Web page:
Part of the key to developing new oil and gas assets lies in building strong and sustainable partnerships.

Musabbeh AL KAABI CEO Mubadala Petroleum

Unconventional talk in Abu Dhabi

February 29, 2016

TOGY speaks to Musabbeh Al Kaabi, CEO of Mubadala Petroleum, about the merits of partnerships between operators in upstream activities and the future of unconventional resource development in the UAE and the region. Mubadala Petroleum was established as a wholly owned subsidiary of Mubadala Development Company in June 2012 and has since expanded its operations globally.

What is the outlook for developing unconventional resources in the Middle East?
The levels of success in developing unconventional resources in North America might be difficult to replicate elsewhere. The reasons are due to North America’s well-established onshore oil and gas infrastructure, a regime that encourages property owners to facilitate drilling and production activities on their property, and an extremely well-developed and flexible supply chain.
In this way, a number of different parameters have aligned together to allow for the commercialisation of these resources.
Despite these advantages, there is still pressure on the operators in North America as the oil price remains persistently low. They are responding with efficiency gains and a concentration on the sweet spots in the unconventional plays. However, current oil prices make commercialising unconventionals outside North America, including in the Middle East, even more difficult.
The industry needs either lower operational costs or a higher oil price for companies to be able to commercialise such assets, and perhaps additional incentives to produce more unconventional resources outside of the US.

Does the UAE have plans to assess the potential for unconventional resource development?
Many countries have plans to assess unconventional opportunities in their own territories, in North Africa and the GCC in particular. After the assessment phase, the question is whether these resources could be used for commercial purposes. The challenge is the lack of infrastructure and contractors experienced in developing unconventional reservoirs in a cost-effective way.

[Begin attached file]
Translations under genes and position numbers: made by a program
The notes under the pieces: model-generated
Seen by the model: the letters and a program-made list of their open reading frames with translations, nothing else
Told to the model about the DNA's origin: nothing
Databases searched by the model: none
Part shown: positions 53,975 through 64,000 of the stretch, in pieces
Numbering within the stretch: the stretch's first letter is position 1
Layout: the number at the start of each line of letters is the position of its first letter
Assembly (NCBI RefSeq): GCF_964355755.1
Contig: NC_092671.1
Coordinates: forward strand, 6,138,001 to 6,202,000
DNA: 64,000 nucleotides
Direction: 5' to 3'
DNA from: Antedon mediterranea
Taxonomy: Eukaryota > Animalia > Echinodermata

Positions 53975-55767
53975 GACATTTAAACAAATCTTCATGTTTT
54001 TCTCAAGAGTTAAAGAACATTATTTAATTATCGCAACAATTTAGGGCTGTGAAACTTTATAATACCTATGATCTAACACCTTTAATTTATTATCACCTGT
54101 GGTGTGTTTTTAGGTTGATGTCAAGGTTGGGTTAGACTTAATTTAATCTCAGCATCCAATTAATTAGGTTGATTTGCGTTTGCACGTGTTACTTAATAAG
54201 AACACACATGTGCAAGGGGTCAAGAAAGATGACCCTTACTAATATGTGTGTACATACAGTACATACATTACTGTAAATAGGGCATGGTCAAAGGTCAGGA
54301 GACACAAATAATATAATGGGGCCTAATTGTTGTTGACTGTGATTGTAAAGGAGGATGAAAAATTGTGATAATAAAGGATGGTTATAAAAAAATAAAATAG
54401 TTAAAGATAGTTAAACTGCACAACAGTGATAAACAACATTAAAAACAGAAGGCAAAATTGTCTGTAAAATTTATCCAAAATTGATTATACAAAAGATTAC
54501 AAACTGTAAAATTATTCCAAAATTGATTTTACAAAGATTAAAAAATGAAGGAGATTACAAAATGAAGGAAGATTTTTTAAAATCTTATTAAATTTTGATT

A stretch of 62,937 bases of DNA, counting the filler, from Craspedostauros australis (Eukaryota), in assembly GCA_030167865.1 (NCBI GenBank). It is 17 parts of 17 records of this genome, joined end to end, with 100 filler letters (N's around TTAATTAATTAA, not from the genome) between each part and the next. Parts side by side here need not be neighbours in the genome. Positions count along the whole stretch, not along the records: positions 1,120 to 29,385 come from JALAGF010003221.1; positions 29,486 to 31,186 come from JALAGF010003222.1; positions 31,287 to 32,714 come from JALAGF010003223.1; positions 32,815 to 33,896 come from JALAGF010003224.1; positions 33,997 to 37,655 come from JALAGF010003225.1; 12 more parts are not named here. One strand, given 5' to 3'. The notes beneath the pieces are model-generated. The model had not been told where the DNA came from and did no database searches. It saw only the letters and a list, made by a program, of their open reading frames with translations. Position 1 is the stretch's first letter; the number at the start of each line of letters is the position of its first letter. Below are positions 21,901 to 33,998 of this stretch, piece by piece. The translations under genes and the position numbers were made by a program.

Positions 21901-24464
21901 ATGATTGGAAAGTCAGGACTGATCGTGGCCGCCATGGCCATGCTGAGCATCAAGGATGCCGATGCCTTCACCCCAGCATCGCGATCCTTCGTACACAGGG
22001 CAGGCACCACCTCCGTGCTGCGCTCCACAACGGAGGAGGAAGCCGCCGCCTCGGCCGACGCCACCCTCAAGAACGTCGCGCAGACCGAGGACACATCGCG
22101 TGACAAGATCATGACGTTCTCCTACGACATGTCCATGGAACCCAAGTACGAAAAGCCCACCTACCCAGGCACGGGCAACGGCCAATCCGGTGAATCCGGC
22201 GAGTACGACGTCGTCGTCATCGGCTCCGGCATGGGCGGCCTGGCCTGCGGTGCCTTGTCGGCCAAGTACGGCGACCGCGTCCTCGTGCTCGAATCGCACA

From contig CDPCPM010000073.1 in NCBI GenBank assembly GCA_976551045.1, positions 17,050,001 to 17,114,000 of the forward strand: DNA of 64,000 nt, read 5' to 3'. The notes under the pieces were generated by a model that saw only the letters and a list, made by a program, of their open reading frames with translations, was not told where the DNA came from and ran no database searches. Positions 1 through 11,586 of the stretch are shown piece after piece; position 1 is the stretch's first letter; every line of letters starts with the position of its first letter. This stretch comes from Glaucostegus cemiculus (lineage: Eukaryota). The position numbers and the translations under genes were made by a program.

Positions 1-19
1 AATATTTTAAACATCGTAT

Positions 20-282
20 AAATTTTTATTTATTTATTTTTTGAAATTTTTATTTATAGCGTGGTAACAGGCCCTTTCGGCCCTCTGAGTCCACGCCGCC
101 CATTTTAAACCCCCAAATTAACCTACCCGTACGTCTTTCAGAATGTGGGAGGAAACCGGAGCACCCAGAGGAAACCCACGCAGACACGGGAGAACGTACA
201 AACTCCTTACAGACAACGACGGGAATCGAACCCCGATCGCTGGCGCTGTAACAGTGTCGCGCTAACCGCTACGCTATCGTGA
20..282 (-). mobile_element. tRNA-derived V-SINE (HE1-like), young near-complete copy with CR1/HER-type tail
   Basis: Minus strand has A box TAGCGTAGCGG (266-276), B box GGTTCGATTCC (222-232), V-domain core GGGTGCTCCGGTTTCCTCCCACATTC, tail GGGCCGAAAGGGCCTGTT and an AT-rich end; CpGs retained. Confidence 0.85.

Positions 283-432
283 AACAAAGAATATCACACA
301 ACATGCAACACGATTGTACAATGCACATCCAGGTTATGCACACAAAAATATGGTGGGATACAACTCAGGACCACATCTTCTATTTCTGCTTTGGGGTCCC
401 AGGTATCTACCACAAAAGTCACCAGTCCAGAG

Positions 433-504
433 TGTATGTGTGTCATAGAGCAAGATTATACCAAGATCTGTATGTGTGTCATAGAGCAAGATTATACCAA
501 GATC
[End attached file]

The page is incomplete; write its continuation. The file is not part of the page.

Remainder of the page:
The lack of water presents barriers to commercially developing unconventional reservoirs. An operator must hydraulically fracture the rock to access and develop an unconventional reservoir, and this requires significant amounts of water. In the UAE, water is a scarce resource, with much of the country’s potable water derived from energy-intensive desalination plants.

 

What type of infrastructure is needed in the UAE to pursue unconventional resources?
In the UAE, infrastructure tends to concentrate on already-producing fields. Outside of these fields, limited pipelines exist, and accessibility can be an issue. North America has a complex system of pipelines that allows for companies to easily tie a well to the system after drilling.
The GCC region lacks the same level of oil infrastructure as in Texas, for example, and this is certainly a barrier to commercial production of any unconventional reservoirs. The region may find it cheaper to import LNG to meet its domestic gas requirements than developing unconventional reservoirs and extending the infrastructure that would be necessary to transport the produced hydrocarbons to processing plants.

What are the advantages of more partnerships between operators in upstream projects?
Part of the key to developing new oil and gas assets lies in building strong and sustainable partnerships. These partnerships are needed to balance the significant risks in upstream projects and can facilitate knowledge transfer between organisations. In new ventures, through partnerships, companies can also share the capital expenditure required to explore and drill wells.
In addition, international companies tend to have the ability to leverage their experience of operating in various countries and locations.

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